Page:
2017 Scholarship Winner's Essay (Alex Simon)
Continuous Improvement in Transportation
Life in the United States has seen massive changes within the last few decades due to a technological revolution. Advances in transportation have provided a significant improvement of Americans’ quality of life. However, 27% of the world’s energy consumption is currently used for transportation. Due to the scarcity and the inefficient usage of resources such as petroleum, our society, as it currently functions, is not sustainable. Therefore, a major goal of mine is to develop processes to extract a greater amount of utility per unit of the Earth’s natural resources.
From an early age, I took interest in the maths and sciences. Even before I started school, I enjoyed wandering around the house, counting and measuring whatever happened to cross my path. As I became older, my interests shifted from measuring things to building things – such as a house of cards. Of course, being a child, I couldn’t go to the store and buy another deck of cards every time I wanted to build a larger house. Therefore, I spent hours trying to design an increase in the size of the house while using the same number of decks. It was scenarios like this that introduced me to the challenge of using resources more efficiently.
Next fall, I will begin my freshman year at the University of Michigan’s College of Engineering, where I plan to major in Chemical Engineering. I then plan to further my skills by pursuing a master’s degree, also in Chemical Engineering. A key interest of mine, and an area where I believe I can make a difference in our society, is transportation. Internal combustion engines power nearly every vehicle on the road today and only a fraction of the energy released by burning gasoline is used to propel the vehicle forward. The rest is lost to the surroundings – as heat. This causes higher costs for American consumers and creates more stress on our oil reserves. Recently, direct injection and similar technologies have shown that engine efficiency still has potential for improvement. After I become a chemical engineer, I would enjoy being involved in the development of new fuel mixtures or additives to increase combustion efficiency. If this development is successful, Americans will collectively save millions of dollars that would otherwise be spent on fuel and the United States will be brought closer to its goal of energy independence.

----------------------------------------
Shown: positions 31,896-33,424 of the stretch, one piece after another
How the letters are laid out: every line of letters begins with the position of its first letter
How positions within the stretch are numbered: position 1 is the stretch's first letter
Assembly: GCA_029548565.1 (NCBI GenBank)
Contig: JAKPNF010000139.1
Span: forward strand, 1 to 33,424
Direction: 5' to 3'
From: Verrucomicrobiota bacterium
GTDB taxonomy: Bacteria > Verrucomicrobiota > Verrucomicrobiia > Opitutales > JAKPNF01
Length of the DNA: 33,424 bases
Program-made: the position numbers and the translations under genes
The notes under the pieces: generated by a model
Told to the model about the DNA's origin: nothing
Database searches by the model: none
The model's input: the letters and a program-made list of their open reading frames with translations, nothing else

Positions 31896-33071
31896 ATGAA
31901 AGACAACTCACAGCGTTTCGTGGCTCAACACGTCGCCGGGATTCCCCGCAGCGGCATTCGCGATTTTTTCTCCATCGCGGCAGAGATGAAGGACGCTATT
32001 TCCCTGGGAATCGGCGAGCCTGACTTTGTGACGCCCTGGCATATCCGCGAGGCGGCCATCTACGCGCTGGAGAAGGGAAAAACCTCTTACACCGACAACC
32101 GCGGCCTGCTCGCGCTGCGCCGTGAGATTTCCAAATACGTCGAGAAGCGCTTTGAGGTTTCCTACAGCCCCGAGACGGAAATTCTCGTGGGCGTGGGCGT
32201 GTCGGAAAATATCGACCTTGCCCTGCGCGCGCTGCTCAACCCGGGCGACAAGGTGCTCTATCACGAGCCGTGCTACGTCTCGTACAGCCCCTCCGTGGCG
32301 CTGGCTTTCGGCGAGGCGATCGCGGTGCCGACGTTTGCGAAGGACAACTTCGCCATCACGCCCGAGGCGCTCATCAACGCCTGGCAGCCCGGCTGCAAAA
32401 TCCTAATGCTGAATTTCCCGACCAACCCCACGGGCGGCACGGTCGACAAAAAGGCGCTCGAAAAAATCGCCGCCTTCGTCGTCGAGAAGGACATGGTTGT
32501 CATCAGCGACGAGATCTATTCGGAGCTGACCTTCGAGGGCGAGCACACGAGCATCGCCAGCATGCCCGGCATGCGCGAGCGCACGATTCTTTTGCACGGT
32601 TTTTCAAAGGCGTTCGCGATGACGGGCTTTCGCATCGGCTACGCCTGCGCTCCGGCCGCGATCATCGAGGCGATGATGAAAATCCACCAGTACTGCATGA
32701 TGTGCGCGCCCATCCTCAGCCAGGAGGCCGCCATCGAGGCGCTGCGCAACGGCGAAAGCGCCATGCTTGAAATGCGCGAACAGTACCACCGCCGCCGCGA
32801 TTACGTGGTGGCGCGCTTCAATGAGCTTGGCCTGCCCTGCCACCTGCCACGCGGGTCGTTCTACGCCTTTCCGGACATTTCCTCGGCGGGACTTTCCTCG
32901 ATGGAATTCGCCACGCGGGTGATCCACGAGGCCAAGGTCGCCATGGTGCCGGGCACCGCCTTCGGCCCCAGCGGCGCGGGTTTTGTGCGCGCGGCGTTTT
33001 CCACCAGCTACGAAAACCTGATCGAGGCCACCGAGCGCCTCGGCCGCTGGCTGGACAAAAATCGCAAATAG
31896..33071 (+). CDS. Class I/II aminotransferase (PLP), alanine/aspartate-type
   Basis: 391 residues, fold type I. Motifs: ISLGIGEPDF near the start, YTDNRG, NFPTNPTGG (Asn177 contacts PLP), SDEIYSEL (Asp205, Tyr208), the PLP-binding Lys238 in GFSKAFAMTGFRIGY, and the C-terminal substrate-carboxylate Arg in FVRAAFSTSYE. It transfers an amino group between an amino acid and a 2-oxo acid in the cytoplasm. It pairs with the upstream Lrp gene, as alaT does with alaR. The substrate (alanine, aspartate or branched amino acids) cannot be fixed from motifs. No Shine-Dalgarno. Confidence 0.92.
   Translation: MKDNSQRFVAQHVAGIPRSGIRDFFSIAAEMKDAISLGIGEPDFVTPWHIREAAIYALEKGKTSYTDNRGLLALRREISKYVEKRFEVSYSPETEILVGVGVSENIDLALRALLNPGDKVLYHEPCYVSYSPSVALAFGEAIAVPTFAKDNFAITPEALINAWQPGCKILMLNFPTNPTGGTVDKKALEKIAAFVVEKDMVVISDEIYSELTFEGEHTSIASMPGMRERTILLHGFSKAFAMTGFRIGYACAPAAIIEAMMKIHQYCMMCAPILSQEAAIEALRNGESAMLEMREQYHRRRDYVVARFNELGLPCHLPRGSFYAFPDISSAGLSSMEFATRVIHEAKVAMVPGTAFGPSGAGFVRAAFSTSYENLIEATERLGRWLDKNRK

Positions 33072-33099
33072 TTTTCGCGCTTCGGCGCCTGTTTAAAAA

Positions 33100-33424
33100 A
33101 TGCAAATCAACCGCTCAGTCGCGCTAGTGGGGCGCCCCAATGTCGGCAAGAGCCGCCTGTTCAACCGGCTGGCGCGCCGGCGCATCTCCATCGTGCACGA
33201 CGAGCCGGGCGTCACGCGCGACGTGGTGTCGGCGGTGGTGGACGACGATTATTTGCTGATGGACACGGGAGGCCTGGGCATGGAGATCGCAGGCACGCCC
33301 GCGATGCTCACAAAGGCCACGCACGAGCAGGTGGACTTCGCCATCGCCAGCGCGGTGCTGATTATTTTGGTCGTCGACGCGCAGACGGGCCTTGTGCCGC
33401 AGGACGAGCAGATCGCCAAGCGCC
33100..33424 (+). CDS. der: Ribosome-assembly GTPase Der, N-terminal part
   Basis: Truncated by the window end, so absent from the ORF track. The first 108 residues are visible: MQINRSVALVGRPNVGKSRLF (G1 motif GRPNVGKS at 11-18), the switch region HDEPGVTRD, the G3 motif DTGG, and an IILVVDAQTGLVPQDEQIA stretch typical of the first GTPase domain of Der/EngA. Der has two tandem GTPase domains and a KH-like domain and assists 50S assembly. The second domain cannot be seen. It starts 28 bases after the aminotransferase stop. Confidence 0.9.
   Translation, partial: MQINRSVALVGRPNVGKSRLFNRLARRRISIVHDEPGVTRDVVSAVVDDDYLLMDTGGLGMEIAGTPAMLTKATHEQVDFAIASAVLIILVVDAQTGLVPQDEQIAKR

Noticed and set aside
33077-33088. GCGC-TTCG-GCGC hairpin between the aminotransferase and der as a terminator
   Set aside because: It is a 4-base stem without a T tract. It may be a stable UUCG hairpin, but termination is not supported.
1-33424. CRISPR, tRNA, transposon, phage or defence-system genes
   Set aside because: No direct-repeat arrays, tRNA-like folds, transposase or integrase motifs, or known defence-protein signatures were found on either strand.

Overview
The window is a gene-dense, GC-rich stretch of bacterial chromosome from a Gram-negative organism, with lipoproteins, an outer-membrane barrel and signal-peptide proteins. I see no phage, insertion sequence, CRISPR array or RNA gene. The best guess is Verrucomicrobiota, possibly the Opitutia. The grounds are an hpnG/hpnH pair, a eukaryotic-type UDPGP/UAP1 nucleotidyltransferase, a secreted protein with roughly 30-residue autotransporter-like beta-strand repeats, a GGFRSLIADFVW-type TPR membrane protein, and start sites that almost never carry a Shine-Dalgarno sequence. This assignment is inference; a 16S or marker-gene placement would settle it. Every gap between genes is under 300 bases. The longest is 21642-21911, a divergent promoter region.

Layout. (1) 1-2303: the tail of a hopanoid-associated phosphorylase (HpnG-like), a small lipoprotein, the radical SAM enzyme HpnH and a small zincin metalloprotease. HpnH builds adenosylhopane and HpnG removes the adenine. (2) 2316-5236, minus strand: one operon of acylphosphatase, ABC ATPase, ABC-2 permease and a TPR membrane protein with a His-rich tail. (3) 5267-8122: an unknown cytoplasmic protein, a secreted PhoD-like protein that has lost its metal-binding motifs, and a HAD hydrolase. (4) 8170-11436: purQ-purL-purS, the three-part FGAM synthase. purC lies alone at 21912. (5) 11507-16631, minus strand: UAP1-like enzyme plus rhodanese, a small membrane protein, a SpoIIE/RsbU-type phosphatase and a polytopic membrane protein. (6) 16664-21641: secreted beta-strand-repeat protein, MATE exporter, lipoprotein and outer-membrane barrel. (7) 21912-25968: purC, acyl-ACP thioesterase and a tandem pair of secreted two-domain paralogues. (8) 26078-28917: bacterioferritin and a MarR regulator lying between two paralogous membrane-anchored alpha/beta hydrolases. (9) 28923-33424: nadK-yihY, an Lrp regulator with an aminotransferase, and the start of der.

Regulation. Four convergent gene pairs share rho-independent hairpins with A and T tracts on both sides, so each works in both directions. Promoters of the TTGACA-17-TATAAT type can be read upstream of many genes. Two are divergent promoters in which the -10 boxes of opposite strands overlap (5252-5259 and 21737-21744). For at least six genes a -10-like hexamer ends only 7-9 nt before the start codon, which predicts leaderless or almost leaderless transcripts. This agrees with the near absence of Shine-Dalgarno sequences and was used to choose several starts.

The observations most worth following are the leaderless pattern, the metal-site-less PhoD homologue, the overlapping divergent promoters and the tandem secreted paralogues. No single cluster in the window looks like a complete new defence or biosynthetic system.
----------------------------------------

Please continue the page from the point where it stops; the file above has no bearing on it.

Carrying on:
Above is just one example of the important work I hope to accomplish as a Chemical Engineer. Additional transportation challenges I expect to face during my career include reducing vehicle emissions, improving the longevity of brake and transmission fluids, decreasing the manufacturing costs for electric car batteries, and preventing corrosion. My goal, for a career as a Chemical Engineer, is to facilitate the research, design, production, and distribution of products to support continued improvement in transportation efficiency. By doing this, I aim to move the United States along a path towards energy efficiency and energy independence.
June 9, 2017